Formula to Calculate FV
Future Value (FV) Formula is a financial terminology used to calculate the value of cash flow at a futuristic date as compared to the original receipt. The objective of this FV equation is to determine the future value of a prospective investment and whether the returns yield sufficient returns to factor in the time value of moneyFactor In The Time Value Of MoneyThe Time Value of Money (TVM) principle states that money received in the present is of higher worth than money received in the future because money received now can be invested and used to generate cash flows to the enterprise in the future in the form of interest or from future investment appreciation and reinvestment..
The formula for Future Value (FV) is:
- C0 = Cash flow at the initial point (Present value)
- r = Rate of return
- n = number of periods
If Mrs. Smith has $9,000 in her bank account and she earns an annual interest of 4.5%. With the help of the future formula, her account after 15 years will be:
- FV = 9,000 * (1 + 0.045) ^ 15
- FV = 9,000 * (1.045) ^ 15
- FV = 9,000 * 1.935
- FV = $17,417.54
We can consider another example for better understanding:
Mrs. Smith has another account that has $20,000 paying an annual rate of 11% compounded on a quarterly basisCompounded On A Quarterly BasisThe compounding quarterly formula depicts the total interest an investor can earn on investment or financial product if the interest is payable quarterly and reinvested in the scheme. It considers the principal amount, quarterly compounded rate of interest and the number of periods for computation.. Since January 1, 2017, the terms of the agreement have been renewed, and the compounded interest is attributed twice a month. Does Mrs. Smith want to calculate the total value of the account on December 31, 2017?
We firstly need to arrive at the opening balance as on January 1, 2017:
- PV (Jan’16 – Dec’16) = $20,000
- Compounding period (n) = 4
- Annual interest rate (r) = 11% which converts to quarterly interest of 2.75 % [11% / 4]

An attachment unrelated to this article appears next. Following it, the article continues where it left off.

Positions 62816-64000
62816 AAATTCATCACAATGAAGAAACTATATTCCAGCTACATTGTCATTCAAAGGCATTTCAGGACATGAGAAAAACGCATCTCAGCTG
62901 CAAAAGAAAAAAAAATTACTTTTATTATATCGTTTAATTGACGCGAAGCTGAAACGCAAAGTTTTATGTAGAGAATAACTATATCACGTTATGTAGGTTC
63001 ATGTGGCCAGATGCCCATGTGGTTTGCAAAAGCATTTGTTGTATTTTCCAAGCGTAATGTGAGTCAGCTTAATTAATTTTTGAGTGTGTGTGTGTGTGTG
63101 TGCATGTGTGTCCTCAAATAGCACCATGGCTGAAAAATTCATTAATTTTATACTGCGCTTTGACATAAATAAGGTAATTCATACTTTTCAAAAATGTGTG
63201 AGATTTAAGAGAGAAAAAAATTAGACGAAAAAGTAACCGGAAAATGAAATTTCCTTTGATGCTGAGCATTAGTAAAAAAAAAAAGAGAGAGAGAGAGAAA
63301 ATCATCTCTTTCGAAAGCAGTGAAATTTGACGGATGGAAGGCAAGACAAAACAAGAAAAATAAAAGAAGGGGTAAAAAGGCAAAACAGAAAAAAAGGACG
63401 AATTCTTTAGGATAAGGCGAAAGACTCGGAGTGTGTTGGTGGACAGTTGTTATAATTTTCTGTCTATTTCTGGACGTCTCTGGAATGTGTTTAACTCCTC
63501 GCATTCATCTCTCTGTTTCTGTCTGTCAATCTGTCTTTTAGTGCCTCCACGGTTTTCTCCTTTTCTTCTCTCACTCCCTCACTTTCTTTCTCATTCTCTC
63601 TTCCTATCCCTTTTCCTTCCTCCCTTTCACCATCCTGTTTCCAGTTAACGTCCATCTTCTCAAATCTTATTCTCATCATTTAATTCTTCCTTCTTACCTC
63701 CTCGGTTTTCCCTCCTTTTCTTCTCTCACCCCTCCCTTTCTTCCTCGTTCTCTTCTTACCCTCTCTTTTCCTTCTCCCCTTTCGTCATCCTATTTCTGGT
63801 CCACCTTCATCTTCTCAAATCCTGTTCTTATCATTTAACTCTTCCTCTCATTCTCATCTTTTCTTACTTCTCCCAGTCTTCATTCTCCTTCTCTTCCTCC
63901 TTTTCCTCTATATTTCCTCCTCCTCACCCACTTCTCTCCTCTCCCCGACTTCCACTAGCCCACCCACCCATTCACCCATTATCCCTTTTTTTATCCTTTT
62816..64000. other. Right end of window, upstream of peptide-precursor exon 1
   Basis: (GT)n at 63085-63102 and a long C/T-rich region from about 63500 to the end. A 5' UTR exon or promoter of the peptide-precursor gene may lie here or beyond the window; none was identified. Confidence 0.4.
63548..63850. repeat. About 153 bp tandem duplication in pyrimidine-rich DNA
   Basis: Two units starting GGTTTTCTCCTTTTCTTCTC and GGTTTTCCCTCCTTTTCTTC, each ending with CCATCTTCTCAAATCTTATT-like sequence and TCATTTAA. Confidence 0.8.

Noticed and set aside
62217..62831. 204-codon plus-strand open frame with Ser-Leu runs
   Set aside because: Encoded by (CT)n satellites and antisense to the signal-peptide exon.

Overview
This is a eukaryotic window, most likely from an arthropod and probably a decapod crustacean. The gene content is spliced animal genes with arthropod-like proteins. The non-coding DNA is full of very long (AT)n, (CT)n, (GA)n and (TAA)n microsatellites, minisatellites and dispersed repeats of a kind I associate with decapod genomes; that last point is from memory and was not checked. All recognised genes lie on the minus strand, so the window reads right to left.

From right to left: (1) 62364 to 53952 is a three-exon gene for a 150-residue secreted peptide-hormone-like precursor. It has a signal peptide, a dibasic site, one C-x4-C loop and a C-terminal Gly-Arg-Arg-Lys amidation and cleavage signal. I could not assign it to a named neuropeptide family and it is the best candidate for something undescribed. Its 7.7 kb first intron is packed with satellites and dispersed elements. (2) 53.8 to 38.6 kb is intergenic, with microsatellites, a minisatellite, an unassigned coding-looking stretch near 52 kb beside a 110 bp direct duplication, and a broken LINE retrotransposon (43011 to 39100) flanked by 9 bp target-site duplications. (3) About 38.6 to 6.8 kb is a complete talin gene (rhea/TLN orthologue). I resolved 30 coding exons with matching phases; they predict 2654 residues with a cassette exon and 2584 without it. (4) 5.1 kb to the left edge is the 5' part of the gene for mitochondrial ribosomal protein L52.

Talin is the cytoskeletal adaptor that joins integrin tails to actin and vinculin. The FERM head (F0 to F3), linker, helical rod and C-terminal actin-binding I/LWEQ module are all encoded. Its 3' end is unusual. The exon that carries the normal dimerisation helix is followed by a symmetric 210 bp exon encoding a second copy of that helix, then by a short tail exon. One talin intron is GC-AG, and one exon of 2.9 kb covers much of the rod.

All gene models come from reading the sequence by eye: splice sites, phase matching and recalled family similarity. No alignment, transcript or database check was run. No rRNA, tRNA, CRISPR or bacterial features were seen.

- FV = 20,000 * (1 + 0.0275) ^ 4
- FV = 20,000 * (1.0275) ^ 4
- FV = $22,292.43 (This is the opening balance as of January 1, 2017)
Thus, now for calculating Future value as of 31st December, 2017, the Present value if $22,292.43.
Compounding period (n) now is 2*12 = 24 since the compound interestCompound InterestCompound interest is the interest charged on the sum of the principal amount and the total interest amassed on it so far. It plays a crucial role in generating higher rewards from an investment. is now twice a month.
Annual interest (r) = 11% which converts monthly interest rate = 11%/12 = 0.0092 [this will further be split twice a month thus, 0.92/2 = 0.0046%]
- Thus, FV = PV (1 + r) ^ n
- FV = 22,292.43 * (1 + 0.0046) ^ 24
- FV = 22,292.43 * (1.00046) ^ 24
- FV = 22,292.43 * 1.116
- FV = $24,888 [Value of the account as on December 31, 2017]
Use and Relevance
- The primary benefit of FV is to determine whether an investment opportunity will garner sufficient yield in the future.
- The concept is applicable to Personal and Corporate decisions.
- The objective is to have an understanding of how economic factorsEconomic FactorsEconomic factors are external, environmental factors that influence business performance, such as interest rates, inflation, unemployment, and economic growth, among others. can have an impact on the earnings such as Inflation, Standard of living, operating expenses/recurring expenses (separate analysis is required to be done).
- It shows the stream of payments that are expected to receive over a period of time, e.g., a 10-year investment can show how much returns can be earned every year.
- In certain circumstances, the formula is also used as an input to other formulas. For e.g., annuity in the form of recurring deposits in an interesting account will be the FV of every deposit.
Future Value Calculator
You can use the following Future Value Calculator
|Future Value Formula =|| |
Future Value Formula Video
This has been a guide to Future Value Formula. Here we learn how to calculate future value (FV) using its formula along with practical examples, a calculator, and a downloadable excel template. You may also have a look at these articles below to learn more about Corporate Finance